Durango’s Fort Lewis College on Friday became one of the first schools in the nation to mandate COVID-19 vaccinations for returning students this fall. Other Colorado schools continue to weigh the idea.
Mandating vaccines in universities isn’t a foreign concept in Colorado. New college students have to provide proof of immunity to measles, mumps and rubella diseases. On top of those, students living in on-campus dorms have to get additional vaccines.
But, because the COVID-19 vaccines available to the public are only approved through the Food And Drug Administration’s Emergency Use Authorization list, Colorado’s higher education authority is hesitant on issuing a statewide student mandate.
“We serve at the pleasure of the governor,” said Colorado Department of Higher Education executive director Angie Paccione. “So if the governor decides that, yes, everybody gets a vaccine, then we would execute on his vision. However, from all that I’ve heard and what we’ve talked about, we don’t see that as being a mandate. It’s just really strongly encouraged.”
Pfizer vaccines are newly available to all Coloradans ages 16 and older. The Moderna and Johnson & Johnson vaccines are only approved for those 18 and older. She stressed that returning to regular in-person classes and activities would depend on getting a vast majority of students and staff vaccinated.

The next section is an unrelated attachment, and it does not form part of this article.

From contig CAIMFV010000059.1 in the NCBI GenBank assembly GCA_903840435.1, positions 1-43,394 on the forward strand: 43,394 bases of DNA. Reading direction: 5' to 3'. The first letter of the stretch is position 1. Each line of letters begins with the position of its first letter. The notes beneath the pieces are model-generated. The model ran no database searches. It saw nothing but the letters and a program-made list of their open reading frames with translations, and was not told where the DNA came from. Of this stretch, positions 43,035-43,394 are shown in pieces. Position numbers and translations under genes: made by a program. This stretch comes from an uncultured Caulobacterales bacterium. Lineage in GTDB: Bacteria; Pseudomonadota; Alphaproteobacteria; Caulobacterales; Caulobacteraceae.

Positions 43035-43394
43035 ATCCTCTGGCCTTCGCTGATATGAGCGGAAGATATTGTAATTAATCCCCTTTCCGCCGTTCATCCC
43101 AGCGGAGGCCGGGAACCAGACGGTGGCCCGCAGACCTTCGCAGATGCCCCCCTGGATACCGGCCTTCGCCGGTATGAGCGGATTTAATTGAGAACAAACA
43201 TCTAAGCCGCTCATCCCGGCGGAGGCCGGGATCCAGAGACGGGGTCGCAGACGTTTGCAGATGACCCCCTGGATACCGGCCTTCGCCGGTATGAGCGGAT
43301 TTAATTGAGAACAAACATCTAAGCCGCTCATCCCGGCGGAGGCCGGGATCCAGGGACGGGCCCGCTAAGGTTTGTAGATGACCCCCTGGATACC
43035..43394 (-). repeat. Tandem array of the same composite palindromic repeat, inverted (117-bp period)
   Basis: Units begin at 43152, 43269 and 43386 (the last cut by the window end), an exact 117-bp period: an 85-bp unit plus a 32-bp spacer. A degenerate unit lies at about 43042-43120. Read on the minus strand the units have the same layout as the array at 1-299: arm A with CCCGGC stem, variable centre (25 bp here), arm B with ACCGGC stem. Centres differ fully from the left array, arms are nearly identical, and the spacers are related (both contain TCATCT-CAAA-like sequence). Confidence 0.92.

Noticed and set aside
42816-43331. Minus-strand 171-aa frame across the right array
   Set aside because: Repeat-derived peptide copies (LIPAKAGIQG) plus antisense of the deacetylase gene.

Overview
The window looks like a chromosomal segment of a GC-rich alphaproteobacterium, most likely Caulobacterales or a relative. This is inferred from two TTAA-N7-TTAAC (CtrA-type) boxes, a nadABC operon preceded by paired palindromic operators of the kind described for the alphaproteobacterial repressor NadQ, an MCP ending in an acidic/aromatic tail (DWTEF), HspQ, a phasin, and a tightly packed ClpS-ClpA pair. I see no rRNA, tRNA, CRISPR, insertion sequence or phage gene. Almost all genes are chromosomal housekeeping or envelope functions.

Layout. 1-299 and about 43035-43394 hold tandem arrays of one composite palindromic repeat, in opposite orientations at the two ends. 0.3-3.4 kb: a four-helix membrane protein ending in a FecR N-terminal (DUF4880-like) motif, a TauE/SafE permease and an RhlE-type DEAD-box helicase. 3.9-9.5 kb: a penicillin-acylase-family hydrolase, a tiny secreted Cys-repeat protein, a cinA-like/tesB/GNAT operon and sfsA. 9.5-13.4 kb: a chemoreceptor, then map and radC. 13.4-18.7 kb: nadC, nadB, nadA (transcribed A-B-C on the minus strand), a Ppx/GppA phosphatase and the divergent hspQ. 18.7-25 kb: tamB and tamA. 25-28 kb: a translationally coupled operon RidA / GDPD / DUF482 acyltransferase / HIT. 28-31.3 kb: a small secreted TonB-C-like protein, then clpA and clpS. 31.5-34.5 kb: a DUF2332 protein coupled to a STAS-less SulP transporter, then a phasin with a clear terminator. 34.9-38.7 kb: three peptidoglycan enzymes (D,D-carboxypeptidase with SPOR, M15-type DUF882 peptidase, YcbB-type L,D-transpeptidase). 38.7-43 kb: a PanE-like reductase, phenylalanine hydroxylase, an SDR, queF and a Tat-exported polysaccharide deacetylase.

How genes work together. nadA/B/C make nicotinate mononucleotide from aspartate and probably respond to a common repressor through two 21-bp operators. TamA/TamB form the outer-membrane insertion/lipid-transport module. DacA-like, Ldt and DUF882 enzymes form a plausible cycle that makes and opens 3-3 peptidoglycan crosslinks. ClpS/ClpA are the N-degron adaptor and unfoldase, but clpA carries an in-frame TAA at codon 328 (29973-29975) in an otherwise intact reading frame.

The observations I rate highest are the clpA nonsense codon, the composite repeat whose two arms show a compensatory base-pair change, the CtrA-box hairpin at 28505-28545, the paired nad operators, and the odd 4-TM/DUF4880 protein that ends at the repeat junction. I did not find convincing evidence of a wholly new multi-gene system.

Paccione also added that individual universities are free to implement vaccine requirements for their own students.
Several colleges, like the University of Colorado Boulder, University of Northern Colorado, and the 13 colleges in the Colorado Community College System, told CPR News there are no plans to require the COVID-19 vaccine. However, they still plan to encourage faculty, staff and students to obtain it when possible.
Fort Lewis College in Durango, which has just over 3,500 students enrolled, announced to staff and students Friday that it will require students to get vaccinated before returning to campus in the fall. It’s the first, and currently only, Colorado university to initiate a vaccine mandate.
“A broadly vaccinated student body provides the best hope for returning to the things that we love about Fort Lewis College,” president Tom Stritikus said. “We’ve tried to make it as normal as possible, but it has come with a cost. And that cost really is student connection and students really being able to make the kind of connections they can in a normal way.” Read Full Article >